When the Phoenix Rises

THERAPY BY MEMOIR

    Setbacks Create Comebacks

One of my favorite genres in the book world is the Memoir or Autobiography. We all experience the contrasts of heartbreak and joy. Memoirs help us feel connected and hopeful—we aren’t alone in our pain, and pain can be overcome. I’m currently working on the life story of an Englishman who grew up in Rhodesia, lost a leg when he was eleven but went on to race cars and build race cars before he got married and had a family. And that’s just the very abbreviated version.

I’ve had the privilege of editing, rewriting and even co-writing 15 memoirs, at last count. Each one was an emotional, meaningful journey for the author and for me. William McCloud, author of Setbacks Create Comebacks, proclaims: “It matters not what happens to you; it only matters how you react to what happens to you.”

The books I discuss here were all edited by me and are currently available on Amazon. William McCloud’s book, Setbacks Create Comebacks has a fairly recent new cover.

Bill’s mother Fannie, who was dark-skinned, gave birth to five children by four different fathers. When Bill was born, Fannie told the nurse he was too white to be her child and to take him back! In a sense he was “taken back” because his tough, no-nonsense grandmother raised him and his other siblings very strictly. She could be mean: she believed in whipping, but she made him a proud survivor. Every time life knocked him down, Bill stood up and managed to laugh about his misadventures with his grandmother, his mother and his siblings; it was great fun to edit. In 1985 Bill won an Emmy for his work as a cameraman on The Benson Show, starring Robert Guillaume. It had been a long journey from a small Ohio town to Los Angeles and work in the entertainment industry.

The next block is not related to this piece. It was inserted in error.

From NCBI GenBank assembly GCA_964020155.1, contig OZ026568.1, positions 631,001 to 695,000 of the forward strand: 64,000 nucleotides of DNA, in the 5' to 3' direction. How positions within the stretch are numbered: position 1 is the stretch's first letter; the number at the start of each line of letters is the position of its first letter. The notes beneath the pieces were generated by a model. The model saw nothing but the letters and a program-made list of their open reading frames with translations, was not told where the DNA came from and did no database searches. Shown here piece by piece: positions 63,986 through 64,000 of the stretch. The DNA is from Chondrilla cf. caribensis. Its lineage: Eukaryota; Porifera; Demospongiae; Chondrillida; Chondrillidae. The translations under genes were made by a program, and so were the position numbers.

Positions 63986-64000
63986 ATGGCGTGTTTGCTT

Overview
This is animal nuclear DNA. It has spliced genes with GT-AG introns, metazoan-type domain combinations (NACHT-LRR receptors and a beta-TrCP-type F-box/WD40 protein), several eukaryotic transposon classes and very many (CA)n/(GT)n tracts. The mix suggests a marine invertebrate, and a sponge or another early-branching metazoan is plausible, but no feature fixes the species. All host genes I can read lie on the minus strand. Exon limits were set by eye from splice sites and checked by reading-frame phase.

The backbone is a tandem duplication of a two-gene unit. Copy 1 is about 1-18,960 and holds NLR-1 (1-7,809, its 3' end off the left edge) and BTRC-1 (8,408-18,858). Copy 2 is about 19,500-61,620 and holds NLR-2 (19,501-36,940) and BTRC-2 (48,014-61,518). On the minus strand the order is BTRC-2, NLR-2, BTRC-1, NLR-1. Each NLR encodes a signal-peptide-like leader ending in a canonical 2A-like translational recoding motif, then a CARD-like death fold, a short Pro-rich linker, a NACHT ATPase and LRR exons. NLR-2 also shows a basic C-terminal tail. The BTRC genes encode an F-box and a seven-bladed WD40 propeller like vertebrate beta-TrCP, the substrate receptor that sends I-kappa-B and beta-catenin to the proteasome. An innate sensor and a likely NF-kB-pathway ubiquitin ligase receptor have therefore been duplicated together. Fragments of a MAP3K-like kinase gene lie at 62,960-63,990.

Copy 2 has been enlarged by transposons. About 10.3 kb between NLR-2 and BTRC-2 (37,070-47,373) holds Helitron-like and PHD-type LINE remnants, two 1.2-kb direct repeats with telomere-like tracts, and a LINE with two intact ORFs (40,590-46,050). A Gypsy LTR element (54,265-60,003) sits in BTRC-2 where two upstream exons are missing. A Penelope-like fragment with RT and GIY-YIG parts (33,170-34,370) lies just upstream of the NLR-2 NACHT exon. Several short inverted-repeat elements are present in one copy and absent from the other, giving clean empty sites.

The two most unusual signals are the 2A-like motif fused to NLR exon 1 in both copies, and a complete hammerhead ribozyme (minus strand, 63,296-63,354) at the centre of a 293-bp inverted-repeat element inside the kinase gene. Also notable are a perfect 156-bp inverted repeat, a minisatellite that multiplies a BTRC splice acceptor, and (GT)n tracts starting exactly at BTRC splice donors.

I had a wonderful experience co-writing Wendy Wong’s memoir, When the Phoenix Rises. To help me with the project, she sent me a variety of photos, newspaper articles and other mementoes from her home in Honolulu. I had a privileged view of her life growing up in poverty in Hong Kong and her struggles to make something of herself. Although her family was a loving one, they didn’t think females really needed much of an education, and when she did get a college degree, they assumed she would teach and then marry. She surprised them all with her skills in the real estate business, a talent nurtured by a very affluent Hawaiian businessman/developer known as the Hawaiian Rockefeller, who had been her lover. Wealth, success and marriage, however, don’t ensure a carefree life. Wendy has weathered various financial depressions in Hong

Kong and Hawaii, and she’s endured the heartbreak of a mentally challenged daughter. Her son, however, after graduating from Yale became  a doctor.